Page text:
Etiology of Heart Failure

The diseases that can lead to HF are very different and their detection is of great importance, as this can modify the diagnostic, therapeutic and preventive approach, as well as determine prognosis.12 Thus, a nonspecific diagnosis of "heart failure" in patient reports is unacceptable; the type of structural cardiac abnormality and the risk factors that caused it must be included as well as the factors triggering the acute decompensation when relevant.

In practical terms, and in line with the main textbooks,13,14 we will refer to three types of causes of HF: predisposing, determining and precipitating. The main causes are presented in Table 3.

Predisposing causes, also known as risk factors, are indicators associated with a greater probability of HF and can be identified in the population without heart disease or symptoms of HF. In turn, these are divided into etiological, probably etiological, and non-etiological causes.

Predisposing etiological causes include structural alterations, congenital or acquired, where there is a disorder of the peripheral vessels, coronary circulation, pericardium, myocardium, endocardium or cardiac valves that produces alterations in the normal physiology of the heart. The main one is coronary artery disease which is responsible for more than 50% of HF cases in the United States,15 mainly in males. Within coronary artery disease, previous myocardial infarction is the single main factor, carrying an HF risk 10 times higher than in the normal population during the first year after the infarction and up to 20 times in the following years. Dilated cardiomyopathy and congenital cardiac abnormalities are other less prevalent predisposing etiologies of HF in the population.

The predisposing, probably etiological, causes are associated with a greater incidence of HF, without a demonstrated causal relation, although it is likely that they have an "indirect" influence on the progressive deterioration of ventricular function. The main one is arterial hypertension (AHT), which is especially prevalent in women and black individuals with HF. According to the Framingham study, HF risk is double in the population with mild AHT and four-fold when arterial pressure goes above 160/95 mm Hg. Elevated systolic arterial pressure involves an increased risk of development of HF which is double that of elevated diastolic arterial pressure. Left ventricular hypertrophy, mainly caused by AHT, is also a risk factor for the development of HF (involving a relative risk 17 times greater than in the normal population).16-18 Diabetes mellitus and a history of rheumatic fever are also predisposing causes, probably etiological. Diabetes is a risk factor for coronary artery disease frequently coexisting with AHT or dyslipidemia, which are also coronary risk factors. The risk of HF in diabetic women is 5 times higher than in non-diabetic women, and higher than in diabetic men.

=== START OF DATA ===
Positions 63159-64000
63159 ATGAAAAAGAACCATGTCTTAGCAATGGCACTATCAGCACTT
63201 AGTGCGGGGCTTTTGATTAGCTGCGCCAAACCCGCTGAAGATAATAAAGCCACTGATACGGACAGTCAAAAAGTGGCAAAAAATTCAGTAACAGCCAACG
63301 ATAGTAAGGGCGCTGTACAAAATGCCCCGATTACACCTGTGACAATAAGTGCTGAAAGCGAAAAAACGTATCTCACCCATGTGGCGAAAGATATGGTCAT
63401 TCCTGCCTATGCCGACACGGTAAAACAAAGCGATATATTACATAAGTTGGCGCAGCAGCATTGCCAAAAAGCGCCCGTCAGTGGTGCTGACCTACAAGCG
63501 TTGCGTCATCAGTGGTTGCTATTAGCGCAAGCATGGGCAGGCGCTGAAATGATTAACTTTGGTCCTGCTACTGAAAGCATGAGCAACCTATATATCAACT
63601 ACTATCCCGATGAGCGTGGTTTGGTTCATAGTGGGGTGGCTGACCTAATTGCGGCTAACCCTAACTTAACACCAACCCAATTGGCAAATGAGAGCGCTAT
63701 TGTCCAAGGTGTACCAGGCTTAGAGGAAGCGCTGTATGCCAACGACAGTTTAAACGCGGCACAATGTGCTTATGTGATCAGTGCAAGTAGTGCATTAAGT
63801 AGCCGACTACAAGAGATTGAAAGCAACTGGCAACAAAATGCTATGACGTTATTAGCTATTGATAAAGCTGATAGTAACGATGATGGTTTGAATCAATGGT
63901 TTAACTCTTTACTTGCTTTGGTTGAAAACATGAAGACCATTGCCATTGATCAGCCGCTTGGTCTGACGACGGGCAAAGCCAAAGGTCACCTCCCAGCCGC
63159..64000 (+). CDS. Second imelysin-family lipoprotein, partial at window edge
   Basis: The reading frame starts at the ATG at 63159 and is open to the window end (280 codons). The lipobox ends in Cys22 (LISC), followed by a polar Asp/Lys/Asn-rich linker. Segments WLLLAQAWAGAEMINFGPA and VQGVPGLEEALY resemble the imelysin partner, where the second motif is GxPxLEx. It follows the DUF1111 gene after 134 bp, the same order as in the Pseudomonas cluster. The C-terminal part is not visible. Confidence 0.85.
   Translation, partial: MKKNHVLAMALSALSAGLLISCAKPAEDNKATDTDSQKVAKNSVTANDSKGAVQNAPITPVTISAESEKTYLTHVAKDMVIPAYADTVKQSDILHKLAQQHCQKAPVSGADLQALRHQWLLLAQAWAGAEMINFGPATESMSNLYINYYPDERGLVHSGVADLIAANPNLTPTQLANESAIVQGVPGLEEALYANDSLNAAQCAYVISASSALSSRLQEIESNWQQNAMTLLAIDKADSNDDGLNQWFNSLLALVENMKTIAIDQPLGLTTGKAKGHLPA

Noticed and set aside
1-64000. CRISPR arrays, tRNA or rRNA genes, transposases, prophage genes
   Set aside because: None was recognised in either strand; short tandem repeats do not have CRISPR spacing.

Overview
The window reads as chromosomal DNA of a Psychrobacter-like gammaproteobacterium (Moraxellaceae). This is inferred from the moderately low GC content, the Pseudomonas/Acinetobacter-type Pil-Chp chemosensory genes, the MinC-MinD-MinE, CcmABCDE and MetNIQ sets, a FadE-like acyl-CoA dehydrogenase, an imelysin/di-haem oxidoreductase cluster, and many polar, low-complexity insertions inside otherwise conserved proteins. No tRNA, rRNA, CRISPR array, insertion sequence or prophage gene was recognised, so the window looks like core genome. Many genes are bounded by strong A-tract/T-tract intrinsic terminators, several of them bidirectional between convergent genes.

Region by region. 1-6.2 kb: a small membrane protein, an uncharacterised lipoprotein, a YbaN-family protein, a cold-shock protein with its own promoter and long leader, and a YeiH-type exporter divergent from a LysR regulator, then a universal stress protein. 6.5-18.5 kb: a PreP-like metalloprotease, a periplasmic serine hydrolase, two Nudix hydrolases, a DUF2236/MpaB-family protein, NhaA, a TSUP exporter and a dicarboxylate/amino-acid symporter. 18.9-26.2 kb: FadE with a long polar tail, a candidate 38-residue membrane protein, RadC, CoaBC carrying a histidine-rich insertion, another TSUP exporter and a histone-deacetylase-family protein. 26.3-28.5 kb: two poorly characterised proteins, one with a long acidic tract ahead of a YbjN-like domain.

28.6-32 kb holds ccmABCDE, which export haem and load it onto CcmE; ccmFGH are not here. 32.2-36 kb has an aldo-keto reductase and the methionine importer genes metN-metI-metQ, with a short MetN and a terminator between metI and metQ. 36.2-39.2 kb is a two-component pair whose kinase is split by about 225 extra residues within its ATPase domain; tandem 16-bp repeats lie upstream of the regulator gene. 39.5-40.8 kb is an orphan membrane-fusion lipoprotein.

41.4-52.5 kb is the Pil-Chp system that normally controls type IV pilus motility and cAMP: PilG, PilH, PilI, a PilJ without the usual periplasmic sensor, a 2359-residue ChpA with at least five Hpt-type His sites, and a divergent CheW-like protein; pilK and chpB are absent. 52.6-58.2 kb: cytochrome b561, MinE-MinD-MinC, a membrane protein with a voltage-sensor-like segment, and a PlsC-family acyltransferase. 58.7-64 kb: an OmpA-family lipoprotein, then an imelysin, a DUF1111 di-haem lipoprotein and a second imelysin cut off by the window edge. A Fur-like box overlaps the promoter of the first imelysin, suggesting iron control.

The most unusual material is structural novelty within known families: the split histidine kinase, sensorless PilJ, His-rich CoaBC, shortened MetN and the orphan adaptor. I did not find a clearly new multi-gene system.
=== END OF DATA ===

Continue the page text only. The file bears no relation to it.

Non-etiological predisposing causes have no direct cause-and-effect relationship with HF. They have been identified by multivariate analyses carried out on large populations and should be understood as risk indicators only.19 These include advanced age, male sex, obesity, cardiomegaly, reduced vital capacity, cigarette smoking, proteinuria and anomalies in baseline electrocardiogram (such as left bundle branch block and alterations in ventricular repolarization). From the age of 40 onwards, each additional decade doubles the risk of suffering HF; approximately 8% of those older than 85 years present HF.20 A progressive increase in weight increases the risk of developing HF in both sexes; obesity increases cardiac workload and favors the appearance of AHT, diabetes mellitus and dyslipidemia. Tobacco use is a first-order risk factor for the development of coronary artery disease which, as mentioned previously, is the main cause of HF.

The determining causes of HF are those that alter the regulating mechanisms of the ventricular function, hemodynamic load conditions and heart rate. These can be classified into primary or secondary myocardial alterations, hemodynamic overload, ventricular filling defects, ventricular dysynergy and alterations in heart rate.

There are three patterns of primary myocardial alteration that can cause HF: idiopathic dilated cardiomyopathy, hypertrophic cardiomyopathy and restrictive cardiomyopathy.

Idiopathic dilated cardiomyopathy affects both sexes. This is characterized by predominant LV systolic dysfunction, although there may be dilatation of the four cardiac chambers. When appropriate clinical testing is done (frequently via coronary angiography) no known etiology is detected, and endomyocardial biopsy shows myocardium as normal or it presents nonspecific alterations. As its name indicates, the underlying pathogenic mechanisms are unknown. However, when the etiology is investigated with specialized techniques the existence of family and genetic factors are found in up to 20% of cases, and in others there is a history of viral myocarditis or autoimmune processes.

Hypertrophic cardiomyopathy is a disease with a clear genetic origin in many cases (mutations in genes that encode proteins of the sarcomere), characterized by hypertrophy of the LV without apparent cause. In half the cases, there is autosomal dominant inheritance and it is the most frequent cause of sudden death in young adults, particularly athletes. Restrictive cardiomyopathy is characterized by an alteration in cardiac compliance, with rapid early diastolic filling. This is the least common of the three types of cardiomyopathy and normally has a poor prognosis.